Poem – Ode on a Grecian Urn by John Keats | Summary and Analysis


The Poem – Ode on a Grecian Urn by John Keats is one of the most popular poems by the famous English romantic poet John Keats.  John Keats who was born in 1795 died at a very young age of 25 years in 1821 after a severe bout of tuberculosis.  Many of his poems became famous after his death and have been widely read.  The poem Ode on a Grecian Urn was written in 1819 along with a number of other odes like Ode to a Nightingale and Ode on Melancholy.  The title of the poem “Ode on a Grecian Urn” sounds rather obscure.  What does ode mean?  What about Grecian Urn?  Odes were lyrical poems which were written expressing a strong feeling of love, respect or praise for something or someone.  It seems bizarre that John Keats wrote an ode on a Grecian Urn.  This is because John Keats had a strong artistic sensibility and was a great connoisseur of art pieces.  When you see a piece of art like a painting or a piece of pottery, does it not sometimes leave you elated?  Well, John Keats expressed his elation in the form of a poem.   A Grecian Urn is a piece of antique Greek pottery which depicted many interesting scenes.  On this note, let us briefly discuss this poem.

Poem – Ode on a Grecian Urn by John Keats | Summary and Analysis

The poem begins with the following four lines and consists of 5 verses of 10 lines each.  The rhythm used in the poem is iambic pentameter which consists of five pairs of syllables in each line:

“Thou still unravish’d bride of quietness,

Thou foster-child of silence and slow time,

Sylvan historian, who canst thus express

A flowery tale more sweetly than our rhyme:”

The poem begins with John Keats addressing the Grecian Urn in a metaphorical manner and praising it for standing the test of time and silently preserving ancient historical scenes for posterity.  We cannot go back in time to witness what life was like 1000s and 1000s of years ago.  However, looking at antique pieces with paintings and carvings on them, can give us a clue of what life was like back then.  It is as if time has been frozen and stands still.  John Keats wonders what kind of legends the engravings or etchings on the urn depict.  Are they about Gods or mortal human beings?  The urn hailed from the Grecian regions of the valley of Tempe and Arcadia.  Maidens are depicted as being chased by men.  There are also musical pipes and instruments.  This shows that various scenes or tales were intricately depicted on a single pottery which is quite fascinating.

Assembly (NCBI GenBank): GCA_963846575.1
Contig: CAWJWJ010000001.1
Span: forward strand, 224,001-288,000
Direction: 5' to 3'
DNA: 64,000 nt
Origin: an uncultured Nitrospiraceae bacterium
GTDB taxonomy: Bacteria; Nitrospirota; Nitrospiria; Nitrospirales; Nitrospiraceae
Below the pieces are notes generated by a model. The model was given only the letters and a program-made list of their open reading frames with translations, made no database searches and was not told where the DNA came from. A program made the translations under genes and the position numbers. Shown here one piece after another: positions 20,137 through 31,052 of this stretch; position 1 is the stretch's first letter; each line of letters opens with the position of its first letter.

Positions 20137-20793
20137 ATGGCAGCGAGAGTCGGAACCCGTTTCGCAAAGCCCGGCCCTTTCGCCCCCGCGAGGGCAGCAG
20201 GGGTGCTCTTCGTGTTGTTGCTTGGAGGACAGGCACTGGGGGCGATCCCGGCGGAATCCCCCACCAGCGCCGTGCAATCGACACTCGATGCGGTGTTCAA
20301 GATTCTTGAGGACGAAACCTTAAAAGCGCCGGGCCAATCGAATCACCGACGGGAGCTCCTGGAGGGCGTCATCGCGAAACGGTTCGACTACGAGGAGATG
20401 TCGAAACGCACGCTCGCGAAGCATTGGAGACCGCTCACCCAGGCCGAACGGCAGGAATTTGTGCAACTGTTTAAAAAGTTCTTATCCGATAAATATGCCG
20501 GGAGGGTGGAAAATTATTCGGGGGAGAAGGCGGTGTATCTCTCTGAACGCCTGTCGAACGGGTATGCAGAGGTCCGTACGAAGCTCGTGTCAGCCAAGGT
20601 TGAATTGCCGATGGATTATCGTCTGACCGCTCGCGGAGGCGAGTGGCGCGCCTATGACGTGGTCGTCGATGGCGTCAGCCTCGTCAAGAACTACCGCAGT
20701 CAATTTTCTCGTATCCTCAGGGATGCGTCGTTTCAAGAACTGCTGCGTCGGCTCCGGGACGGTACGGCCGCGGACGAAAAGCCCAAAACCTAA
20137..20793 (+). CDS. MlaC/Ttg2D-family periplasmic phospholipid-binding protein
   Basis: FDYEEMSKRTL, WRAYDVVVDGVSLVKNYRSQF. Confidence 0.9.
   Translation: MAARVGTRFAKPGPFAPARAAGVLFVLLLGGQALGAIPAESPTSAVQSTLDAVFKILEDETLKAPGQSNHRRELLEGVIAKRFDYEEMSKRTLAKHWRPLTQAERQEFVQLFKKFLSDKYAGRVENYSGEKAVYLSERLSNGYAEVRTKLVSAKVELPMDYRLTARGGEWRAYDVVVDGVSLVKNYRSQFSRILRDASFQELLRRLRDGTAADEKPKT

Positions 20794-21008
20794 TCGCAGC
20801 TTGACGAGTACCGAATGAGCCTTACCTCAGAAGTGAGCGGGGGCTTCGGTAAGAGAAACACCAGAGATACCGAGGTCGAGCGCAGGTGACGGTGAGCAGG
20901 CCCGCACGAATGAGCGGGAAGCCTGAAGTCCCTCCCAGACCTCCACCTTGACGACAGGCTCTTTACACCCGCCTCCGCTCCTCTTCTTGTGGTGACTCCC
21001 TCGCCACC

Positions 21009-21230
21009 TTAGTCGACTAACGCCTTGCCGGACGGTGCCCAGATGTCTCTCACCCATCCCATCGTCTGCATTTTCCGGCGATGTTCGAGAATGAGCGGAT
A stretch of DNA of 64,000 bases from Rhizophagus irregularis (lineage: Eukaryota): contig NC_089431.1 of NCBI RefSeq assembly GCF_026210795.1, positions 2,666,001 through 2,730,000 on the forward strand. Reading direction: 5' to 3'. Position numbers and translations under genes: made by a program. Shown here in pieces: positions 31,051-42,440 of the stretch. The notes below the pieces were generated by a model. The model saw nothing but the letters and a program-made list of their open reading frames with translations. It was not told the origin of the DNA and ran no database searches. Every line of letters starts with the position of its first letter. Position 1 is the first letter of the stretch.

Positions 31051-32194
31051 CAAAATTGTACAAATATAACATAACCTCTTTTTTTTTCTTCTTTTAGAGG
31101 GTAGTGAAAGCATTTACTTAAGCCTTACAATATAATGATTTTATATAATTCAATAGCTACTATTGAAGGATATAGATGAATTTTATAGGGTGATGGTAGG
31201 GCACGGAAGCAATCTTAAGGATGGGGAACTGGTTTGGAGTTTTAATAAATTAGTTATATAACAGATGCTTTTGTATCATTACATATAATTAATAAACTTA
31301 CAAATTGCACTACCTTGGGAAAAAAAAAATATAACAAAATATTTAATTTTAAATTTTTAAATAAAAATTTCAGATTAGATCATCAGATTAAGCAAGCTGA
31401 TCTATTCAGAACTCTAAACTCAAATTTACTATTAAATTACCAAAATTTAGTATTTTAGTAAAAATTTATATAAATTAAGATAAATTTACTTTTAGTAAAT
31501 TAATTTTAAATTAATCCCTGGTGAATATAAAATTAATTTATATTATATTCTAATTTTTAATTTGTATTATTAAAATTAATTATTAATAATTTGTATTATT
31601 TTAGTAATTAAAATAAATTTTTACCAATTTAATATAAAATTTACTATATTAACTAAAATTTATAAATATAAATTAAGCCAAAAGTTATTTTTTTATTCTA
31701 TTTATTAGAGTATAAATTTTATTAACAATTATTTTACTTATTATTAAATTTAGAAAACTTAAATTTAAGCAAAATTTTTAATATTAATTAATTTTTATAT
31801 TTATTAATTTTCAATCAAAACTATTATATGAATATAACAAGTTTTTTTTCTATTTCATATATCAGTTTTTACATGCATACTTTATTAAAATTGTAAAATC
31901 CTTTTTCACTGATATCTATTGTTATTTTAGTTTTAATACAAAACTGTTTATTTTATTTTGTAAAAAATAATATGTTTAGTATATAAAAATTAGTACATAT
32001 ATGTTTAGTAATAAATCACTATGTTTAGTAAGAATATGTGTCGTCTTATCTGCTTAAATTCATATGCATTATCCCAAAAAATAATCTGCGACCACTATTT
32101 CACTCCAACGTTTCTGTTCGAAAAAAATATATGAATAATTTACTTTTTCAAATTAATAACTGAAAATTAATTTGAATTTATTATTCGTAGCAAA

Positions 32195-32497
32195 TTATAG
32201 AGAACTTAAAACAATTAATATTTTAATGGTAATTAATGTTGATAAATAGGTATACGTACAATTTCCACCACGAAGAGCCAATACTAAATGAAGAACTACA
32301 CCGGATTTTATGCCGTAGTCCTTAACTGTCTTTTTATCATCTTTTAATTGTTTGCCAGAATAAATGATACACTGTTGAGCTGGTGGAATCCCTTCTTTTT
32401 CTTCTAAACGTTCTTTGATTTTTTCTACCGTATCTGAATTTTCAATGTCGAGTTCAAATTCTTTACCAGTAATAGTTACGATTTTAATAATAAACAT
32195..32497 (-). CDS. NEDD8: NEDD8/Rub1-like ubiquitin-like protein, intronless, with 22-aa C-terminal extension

The next verse begins with the following line which is a popular line of discussion.

“Heard melodies are sweet, but those unheard

Are sweeter;”

By looking at the Grecian Urn, John Keats wonders what kind of music is being played and is so awe-struck that he concludes that the music must be sweeter than any that he has heard.  This music is quietly preserved in the pottery.  John Keats also admires the lovers that have been depicted in the evergreen surroundings and notes that such eternal love has been preserved for posterity and cannot fade away.

John Keats further continues along the same lines in the next verse by stating that everything is so evergreen and love is eternal.  Realization that life is temporal while the Grecian Urn will continue to remain with its depictions of love leaves him feeling very miserable.  The irony is that John Keats lived a very short life but wrote about the beauty of immortality and eternal life.

The next verse talks of a depiction of a cow being led to a ritual slaughter by an ancient priest.  It also depicts a quaint ancient ghost town.   In the last verse, John Keats expresses the fact that the pastoral scenes seem rather cold or crude.  However, he is still awe-struck by the overall intricate and captivating depiction.  He proclaims that even though, this and other generations will pass, the Grecian urn will remain in its beautiful state.  The last two lines are also very popular.

“Beauty is truth, truth beauty, -that is all

Ye know on earth, and all ye need to know.”

The mirroring of the words “beauty and truth” show John Keats’ obsession with the theme of beauty and truth, and with his artistic sensibility, he feels that art pieces are things of beauty which mirror truth.



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